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Is salmon 145 or 165?

When it comes to cooking salmon, knowing the proper internal temperature is crucial for food safety and achieving the right texture. There is some debate over whether salmon should be cooked to 145°F or 165°F. In this article, we’ll examine the evidence behind both temperatures and provide recommendations so you can decide what’s right for you.

What does the FDA recommend?

The U.S. Food and Drug Administration (FDA) provides guidelines on safe minimum internal temperatures for various foods. For finfish like salmon, cod, tuna, and halibut, the FDA recommends cooking to an internal temperature of 145°F for 15 seconds to control potential pathogens and parasites.

Here are some key points on the FDA’s 145°F salmon recommendation:

  • 145°F is sufficient to kill bacteria, viruses, and parasites that may be present in salmon.
  • Cooking to this lower temperature helps preserve moisture and texture.
  • The FDA based this guideline on extensive research into salmon safety.
  • A 15 second hold time ensures heat penetrates to kill pathogens throughout the fish.

So according to federal food safety standards, 145°F is an appropriate minimum cooking temperature for salmon.

Why do some recommend 165°F?

While the FDA approves 145°F for salmon, some cooks and recipes call for cooking salmon to 165°F instead. Here are some of the reasons behind this higher temperature recommendation:

  • 165°F kills bacteria, viruses, parasites more rapidly than 145°F.
  • It provides an added safety buffer for those at higher risk of foodborne illness.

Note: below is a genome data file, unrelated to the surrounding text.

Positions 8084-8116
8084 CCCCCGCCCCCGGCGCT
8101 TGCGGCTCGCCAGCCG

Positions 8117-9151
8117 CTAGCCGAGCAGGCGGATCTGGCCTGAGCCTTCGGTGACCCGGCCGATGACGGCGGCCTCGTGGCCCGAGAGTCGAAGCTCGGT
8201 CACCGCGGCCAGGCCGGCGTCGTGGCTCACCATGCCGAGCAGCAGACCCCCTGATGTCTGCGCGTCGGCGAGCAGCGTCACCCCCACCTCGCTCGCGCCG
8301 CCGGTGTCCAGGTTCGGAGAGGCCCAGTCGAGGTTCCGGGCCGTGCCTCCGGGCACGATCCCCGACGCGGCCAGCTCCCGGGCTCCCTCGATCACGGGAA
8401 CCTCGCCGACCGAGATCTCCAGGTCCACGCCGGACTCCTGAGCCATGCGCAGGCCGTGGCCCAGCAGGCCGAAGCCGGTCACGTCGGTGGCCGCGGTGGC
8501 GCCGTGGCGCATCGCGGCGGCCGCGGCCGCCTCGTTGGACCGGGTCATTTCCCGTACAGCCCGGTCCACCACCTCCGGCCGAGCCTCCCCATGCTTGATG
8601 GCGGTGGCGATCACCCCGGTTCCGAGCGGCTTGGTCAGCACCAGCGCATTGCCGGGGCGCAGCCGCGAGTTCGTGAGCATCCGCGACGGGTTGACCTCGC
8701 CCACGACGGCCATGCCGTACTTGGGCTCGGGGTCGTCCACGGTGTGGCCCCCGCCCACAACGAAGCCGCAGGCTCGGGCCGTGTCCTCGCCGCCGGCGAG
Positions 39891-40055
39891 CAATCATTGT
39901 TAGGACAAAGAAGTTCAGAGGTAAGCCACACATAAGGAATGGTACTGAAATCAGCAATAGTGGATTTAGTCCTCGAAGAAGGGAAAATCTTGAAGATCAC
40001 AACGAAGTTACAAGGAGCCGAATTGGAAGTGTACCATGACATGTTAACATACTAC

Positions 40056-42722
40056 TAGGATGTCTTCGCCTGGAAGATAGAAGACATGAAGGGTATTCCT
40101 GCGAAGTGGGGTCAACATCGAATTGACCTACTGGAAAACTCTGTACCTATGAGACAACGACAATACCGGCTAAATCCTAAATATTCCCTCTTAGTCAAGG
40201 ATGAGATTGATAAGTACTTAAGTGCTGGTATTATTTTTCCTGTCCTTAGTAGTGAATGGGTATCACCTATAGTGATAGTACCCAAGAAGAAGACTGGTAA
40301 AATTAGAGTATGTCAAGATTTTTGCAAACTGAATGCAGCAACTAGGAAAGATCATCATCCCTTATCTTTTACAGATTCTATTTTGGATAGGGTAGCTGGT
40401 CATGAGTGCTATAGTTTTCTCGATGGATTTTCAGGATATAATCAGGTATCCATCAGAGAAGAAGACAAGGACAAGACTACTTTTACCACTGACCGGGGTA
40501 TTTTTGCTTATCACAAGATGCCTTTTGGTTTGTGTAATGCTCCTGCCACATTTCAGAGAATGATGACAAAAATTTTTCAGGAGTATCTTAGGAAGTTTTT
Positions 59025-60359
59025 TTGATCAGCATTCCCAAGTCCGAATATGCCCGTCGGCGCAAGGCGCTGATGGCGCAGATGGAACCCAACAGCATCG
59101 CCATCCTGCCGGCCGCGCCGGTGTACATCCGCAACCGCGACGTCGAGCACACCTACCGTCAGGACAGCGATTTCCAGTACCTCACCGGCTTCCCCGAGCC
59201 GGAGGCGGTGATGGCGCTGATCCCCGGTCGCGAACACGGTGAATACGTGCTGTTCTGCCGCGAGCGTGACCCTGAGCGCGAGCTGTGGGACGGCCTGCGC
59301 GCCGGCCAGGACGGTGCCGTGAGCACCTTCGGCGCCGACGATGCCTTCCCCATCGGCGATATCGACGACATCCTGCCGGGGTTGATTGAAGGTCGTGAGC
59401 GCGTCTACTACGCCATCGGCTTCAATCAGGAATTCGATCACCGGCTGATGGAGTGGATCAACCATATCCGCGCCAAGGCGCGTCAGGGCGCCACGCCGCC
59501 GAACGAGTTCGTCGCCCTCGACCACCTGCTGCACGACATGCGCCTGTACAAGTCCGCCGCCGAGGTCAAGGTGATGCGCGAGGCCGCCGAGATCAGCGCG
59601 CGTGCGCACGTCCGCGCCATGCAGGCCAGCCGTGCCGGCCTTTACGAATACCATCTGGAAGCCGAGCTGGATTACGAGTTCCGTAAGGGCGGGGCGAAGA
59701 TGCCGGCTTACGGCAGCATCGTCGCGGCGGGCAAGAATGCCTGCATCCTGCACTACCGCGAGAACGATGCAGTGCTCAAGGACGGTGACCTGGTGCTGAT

• The texture may be firmer and flakier at 165°F.
  • 165°F is recommended for cooking ground meats like beef or lamb.
  • Some are unaware of the FDA’s lower 145°F guideline and default to 165°F.

While 165°F does result in very thorough pathogen destruction, the FDA assurances show it’s not actually necessary for intact salmon fillets. And the higher temperature does result in drier, overcooked salmon.

Properly handling raw salmon

No matter what temperature you cook salmon to, proper handling of the raw fish is critical for safety.

  • Purchase fresh, sushi-grade salmon from a trusted source.
  • Keep raw salmon chilled at 40°F or below.
  • Rinse salmon under cold running water before cooking.
  • Sanitize any surfaces the raw salmon touches.
  • Wash hands and utensils thoroughly after handling raw salmon.
  • Use salmon within 1-2 days of purchasing.

Safe handling makes it very unlikely pathogens present in or on the salmon will multiply to dangerous levels before cooking.

Minimum internal temperatures for salmon

Authority Minimum Temperature
U.S. FDA 145°F
U.S. Dept. of Agriculture 145°F
Health Canada 145°F
U.K. Food Standards Agency 140°F

As this table shows, major government food safety agencies in the U.S., Canada, and U.K. unanimously endorse cooking salmon to 145°F or lower. While their guidelines have small differences, they are aligned on 145°F being safe for intact salmon fillets.